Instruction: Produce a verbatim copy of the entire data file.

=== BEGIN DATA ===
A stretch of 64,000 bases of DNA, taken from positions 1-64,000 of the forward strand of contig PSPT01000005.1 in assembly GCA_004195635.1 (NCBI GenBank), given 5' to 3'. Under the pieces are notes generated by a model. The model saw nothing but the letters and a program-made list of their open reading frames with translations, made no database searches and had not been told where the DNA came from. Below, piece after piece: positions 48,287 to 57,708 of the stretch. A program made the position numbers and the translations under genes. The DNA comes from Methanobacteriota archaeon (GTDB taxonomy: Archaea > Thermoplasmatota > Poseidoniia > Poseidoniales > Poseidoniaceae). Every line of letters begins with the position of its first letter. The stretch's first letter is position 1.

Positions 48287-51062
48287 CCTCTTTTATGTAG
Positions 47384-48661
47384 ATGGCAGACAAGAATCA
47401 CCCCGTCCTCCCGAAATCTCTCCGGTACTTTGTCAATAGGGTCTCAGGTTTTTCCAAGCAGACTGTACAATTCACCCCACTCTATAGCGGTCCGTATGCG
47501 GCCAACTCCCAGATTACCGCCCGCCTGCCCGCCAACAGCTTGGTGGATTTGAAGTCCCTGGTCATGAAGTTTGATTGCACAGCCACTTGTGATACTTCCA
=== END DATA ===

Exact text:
A stretch of 64,000 bases of DNA, taken from positions 1-64,000 of the forward strand of contig PSPT01000005.1 in assembly GCA_004195635.1 (NCBI GenBank), given 5' to 3'. Under the pieces are notes generated by a model. The model saw nothing but the letters and a program-made list of their open reading frames with translations, made no database searches and had not been told where the DNA came from. Below, piece after piece: positions 48,287 to 57,708 of the stretch. A program made the position numbers and the translations under genes. The DNA comes from Methanobacteriota archaeon (GTDB taxonomy: Archaea > Thermoplasmatota > Poseidoniia > Poseidoniales > Poseidoniaceae). Every line of letters begins with the position of its first letter. The stretch's first letter is position 1.

Positions 48287-51062
48287 CCTCTTTTATGTAG
Positions 47384-48661
47384 ATGGCAGACAAGAATCA
47401 CCCCGTCCTCCCGAAATCTCTCCGGTACTTTGTCAATAGGGTCTCAGGTTTTTCCAAGCAGACTGTACAATTCACCCCACTCTATAGCGGTCCGTATGCG
47501 GCCAACTCCCAGATTACCGCCCGCCTGCCCGCCAACAGCTTGGTGGATTTGAAGTCCCTGGTCATGAAGTTTGATTGCACAGCCACTTGTGATACTTCCA